• Game Modes: Single-player, Multiplayer
  • Metacritic Score: N/A

4. Mario Kart DS (DS, 2005)

 "Mario Kart DS" is one of the most revered entries in the "Mario Kart" franchise due to its flawless online multiplayer implementation. For the first time in "Mario Kart" history, players across the world could play against each other on servers with minimal lag and connectivity issues, a staggering feat for online play in 2005 (especially on a handheld console). Local area multiplayer was also innovated with a special feature that allowed play with up to eight players through a single game cartridge. As a result, "Mario Kart DS" was a memory-making machine for young gamers of the DS generation.

Additionally, "Mario Kart DS" shines in its own light because of its unique Mission Mode challenges. More than 50+ of these condition-based races were invented as part of a single-player campaign structure. Also, series staple items like Bullet Bills and Blooper Squids first appeared here. On a different note, taking advantage of the already illustrious history of the "Mario Kart" franchise, "Mario Kart DS" was the first game in the series to feature revamped retro tracks. As such, "Mario Kart DS" takes the successes of its predecessors and translates them into a widely-played multiplayer phenomenon, earning it a top spot in the franchise's storied history.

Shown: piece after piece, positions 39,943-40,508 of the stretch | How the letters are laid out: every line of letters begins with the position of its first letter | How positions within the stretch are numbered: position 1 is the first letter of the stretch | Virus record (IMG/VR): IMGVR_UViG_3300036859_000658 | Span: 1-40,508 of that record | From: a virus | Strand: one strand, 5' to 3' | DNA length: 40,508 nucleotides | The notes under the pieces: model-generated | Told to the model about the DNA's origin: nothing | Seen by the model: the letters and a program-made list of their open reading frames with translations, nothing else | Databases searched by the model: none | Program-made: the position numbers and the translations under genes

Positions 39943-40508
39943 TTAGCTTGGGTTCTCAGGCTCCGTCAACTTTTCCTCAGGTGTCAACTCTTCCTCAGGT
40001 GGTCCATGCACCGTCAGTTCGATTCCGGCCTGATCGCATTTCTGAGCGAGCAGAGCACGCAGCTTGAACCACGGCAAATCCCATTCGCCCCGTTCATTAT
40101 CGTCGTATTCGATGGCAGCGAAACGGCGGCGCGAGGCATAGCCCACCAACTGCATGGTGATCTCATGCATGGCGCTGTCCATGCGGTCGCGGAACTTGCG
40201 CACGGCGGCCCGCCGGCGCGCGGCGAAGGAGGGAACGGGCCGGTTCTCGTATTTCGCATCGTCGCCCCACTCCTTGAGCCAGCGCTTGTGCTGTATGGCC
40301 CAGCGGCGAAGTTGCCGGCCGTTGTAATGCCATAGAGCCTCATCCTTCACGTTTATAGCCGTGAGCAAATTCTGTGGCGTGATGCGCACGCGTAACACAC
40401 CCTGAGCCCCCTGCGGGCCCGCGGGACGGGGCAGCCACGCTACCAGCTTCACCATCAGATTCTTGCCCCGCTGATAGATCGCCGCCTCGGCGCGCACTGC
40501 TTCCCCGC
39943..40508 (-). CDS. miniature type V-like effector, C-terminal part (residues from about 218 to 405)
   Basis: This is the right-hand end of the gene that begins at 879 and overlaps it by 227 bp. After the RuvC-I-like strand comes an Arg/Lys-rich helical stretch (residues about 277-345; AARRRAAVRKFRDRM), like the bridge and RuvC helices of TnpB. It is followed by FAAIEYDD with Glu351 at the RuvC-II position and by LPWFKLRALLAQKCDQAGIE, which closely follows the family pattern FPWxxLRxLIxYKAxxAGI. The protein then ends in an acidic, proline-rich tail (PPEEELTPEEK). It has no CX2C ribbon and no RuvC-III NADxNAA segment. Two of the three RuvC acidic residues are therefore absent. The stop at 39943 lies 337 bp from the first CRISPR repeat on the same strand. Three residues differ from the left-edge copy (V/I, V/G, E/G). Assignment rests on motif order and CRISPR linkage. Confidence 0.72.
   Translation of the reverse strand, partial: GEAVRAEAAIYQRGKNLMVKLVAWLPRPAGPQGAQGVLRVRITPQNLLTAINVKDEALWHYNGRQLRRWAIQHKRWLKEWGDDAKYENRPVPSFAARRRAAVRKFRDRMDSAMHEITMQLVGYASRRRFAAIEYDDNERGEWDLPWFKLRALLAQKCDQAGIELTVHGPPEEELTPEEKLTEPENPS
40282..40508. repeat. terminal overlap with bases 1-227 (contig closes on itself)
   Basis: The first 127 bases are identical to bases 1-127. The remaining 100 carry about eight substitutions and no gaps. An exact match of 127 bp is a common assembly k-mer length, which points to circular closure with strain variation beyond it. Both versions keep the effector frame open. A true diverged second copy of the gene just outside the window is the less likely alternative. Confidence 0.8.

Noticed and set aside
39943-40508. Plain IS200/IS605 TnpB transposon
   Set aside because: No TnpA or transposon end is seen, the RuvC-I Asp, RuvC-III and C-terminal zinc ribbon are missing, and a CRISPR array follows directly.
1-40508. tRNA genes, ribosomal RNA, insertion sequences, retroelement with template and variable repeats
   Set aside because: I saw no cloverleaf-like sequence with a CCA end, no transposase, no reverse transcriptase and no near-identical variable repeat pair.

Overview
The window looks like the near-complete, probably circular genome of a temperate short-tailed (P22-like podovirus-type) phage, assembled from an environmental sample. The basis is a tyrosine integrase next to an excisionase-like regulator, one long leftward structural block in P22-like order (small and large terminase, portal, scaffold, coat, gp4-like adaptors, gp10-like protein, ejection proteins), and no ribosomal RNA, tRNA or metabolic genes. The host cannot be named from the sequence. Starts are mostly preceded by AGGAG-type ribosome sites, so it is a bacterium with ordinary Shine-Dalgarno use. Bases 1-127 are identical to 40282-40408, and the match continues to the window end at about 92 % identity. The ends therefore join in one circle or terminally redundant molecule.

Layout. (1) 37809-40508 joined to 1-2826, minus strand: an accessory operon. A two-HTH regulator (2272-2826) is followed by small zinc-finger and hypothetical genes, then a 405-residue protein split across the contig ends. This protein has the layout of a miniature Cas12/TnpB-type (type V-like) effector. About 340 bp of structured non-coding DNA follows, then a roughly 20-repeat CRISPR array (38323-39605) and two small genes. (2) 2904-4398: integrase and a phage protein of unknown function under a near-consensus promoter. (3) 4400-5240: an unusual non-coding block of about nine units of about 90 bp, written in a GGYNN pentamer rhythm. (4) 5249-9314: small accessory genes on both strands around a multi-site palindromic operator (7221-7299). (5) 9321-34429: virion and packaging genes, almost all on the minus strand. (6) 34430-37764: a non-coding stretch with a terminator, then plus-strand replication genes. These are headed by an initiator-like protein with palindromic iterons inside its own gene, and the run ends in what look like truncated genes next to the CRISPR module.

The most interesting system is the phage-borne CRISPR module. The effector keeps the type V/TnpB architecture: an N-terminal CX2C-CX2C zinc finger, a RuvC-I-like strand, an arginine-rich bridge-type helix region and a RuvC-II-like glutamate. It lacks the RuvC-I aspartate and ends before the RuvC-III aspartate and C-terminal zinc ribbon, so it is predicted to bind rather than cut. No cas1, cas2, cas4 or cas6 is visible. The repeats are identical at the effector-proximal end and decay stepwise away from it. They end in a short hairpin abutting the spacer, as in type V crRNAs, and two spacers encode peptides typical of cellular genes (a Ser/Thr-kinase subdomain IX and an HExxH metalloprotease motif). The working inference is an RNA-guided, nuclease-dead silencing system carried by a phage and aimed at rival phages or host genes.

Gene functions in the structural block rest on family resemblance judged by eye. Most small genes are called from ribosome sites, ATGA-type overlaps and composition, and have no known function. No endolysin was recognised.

• Release Date: November 14, 2005
  • Genre: Racing Game
  • Game Modes: Single-player, Multiplayer
  • Metacritic Score: 91

3. 3. Mario Kart Wii (Wii, 2008)

Earning the bronze medal in this ranking, "Mario Kart Wii" is a tremendous success. In raw numbers, "Mario Kart Wii" is the 2nd best-selling game on the Nintendo Wii, and it is the 2nd best-selling "Mario Kart" game in the franchise's history with over 37+ million copies sold. It profited immensely from the household success of the Nintendo Wii by developing a motion-controlled plastic wheel to pair with the game.